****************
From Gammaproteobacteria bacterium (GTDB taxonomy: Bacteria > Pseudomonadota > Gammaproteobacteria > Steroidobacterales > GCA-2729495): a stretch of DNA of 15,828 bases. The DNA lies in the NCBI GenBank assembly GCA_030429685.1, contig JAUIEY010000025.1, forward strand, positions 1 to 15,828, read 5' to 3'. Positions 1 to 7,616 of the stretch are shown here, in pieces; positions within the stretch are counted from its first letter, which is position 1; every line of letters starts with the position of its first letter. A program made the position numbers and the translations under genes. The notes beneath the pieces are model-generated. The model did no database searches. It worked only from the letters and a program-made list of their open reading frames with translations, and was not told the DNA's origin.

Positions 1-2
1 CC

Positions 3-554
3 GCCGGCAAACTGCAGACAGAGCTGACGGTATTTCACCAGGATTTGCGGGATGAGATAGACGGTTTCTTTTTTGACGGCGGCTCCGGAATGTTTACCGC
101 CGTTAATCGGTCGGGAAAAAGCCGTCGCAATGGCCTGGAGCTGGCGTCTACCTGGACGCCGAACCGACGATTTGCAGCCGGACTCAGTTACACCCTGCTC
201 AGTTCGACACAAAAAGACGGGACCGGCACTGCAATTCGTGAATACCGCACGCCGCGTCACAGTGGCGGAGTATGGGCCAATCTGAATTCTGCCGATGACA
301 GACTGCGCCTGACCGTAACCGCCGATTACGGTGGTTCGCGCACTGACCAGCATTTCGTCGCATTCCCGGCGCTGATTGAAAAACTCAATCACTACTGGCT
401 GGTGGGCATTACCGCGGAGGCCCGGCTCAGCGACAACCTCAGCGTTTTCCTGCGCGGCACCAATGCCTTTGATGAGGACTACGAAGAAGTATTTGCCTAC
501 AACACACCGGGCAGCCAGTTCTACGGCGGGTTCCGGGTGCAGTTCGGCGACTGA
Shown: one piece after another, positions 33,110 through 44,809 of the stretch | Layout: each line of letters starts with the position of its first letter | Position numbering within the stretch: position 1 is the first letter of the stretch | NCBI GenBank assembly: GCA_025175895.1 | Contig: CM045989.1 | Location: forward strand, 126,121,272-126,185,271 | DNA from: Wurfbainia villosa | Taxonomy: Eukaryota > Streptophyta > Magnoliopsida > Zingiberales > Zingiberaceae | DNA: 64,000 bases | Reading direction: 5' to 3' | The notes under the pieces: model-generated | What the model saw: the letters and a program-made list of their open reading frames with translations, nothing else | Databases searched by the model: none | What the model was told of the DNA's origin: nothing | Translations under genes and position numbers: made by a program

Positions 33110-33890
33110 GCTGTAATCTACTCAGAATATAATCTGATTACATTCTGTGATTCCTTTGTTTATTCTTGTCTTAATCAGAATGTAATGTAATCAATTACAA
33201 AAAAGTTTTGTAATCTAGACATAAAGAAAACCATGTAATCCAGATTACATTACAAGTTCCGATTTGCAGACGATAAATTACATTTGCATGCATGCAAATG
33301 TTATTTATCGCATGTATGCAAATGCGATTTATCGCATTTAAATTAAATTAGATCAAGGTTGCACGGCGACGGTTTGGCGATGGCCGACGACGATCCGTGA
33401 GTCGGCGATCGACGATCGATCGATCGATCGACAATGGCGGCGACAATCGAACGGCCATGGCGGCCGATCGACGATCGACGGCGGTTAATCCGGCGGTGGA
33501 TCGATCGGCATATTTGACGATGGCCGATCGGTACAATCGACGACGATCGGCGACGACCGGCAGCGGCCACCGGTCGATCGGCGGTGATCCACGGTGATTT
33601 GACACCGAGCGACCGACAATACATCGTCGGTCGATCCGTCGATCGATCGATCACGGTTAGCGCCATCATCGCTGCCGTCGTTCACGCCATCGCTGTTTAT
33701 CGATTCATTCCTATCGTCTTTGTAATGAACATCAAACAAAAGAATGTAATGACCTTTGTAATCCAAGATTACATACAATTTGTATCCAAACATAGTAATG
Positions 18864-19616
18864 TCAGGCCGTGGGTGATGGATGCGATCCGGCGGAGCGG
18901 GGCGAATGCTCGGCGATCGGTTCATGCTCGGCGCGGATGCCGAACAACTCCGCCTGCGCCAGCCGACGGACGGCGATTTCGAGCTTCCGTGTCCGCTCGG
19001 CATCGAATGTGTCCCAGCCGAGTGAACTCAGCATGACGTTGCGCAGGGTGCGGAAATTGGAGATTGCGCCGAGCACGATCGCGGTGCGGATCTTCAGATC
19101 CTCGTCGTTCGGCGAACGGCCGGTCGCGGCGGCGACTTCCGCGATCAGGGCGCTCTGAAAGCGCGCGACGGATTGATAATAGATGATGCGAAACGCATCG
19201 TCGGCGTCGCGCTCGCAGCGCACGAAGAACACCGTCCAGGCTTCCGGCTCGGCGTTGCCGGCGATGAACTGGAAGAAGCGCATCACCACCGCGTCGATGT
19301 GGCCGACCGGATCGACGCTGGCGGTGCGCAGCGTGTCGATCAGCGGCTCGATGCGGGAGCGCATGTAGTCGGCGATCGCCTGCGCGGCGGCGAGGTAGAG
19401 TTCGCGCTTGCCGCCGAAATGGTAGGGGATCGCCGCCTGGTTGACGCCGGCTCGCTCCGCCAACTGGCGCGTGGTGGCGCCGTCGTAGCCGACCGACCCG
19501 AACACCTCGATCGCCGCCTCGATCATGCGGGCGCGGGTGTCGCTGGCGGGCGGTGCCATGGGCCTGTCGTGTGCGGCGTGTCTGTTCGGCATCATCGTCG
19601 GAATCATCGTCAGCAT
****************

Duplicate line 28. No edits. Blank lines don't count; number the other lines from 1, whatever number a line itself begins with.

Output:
19501 AACACCTCGATCGCCGCCTCGATCATGCGGGCGCGGGTGTCGCTGGCGGGCGGTGCCATGGGCCTGTCGTGTGCGGCGTGTCTGTTCGGCATCATCGTCG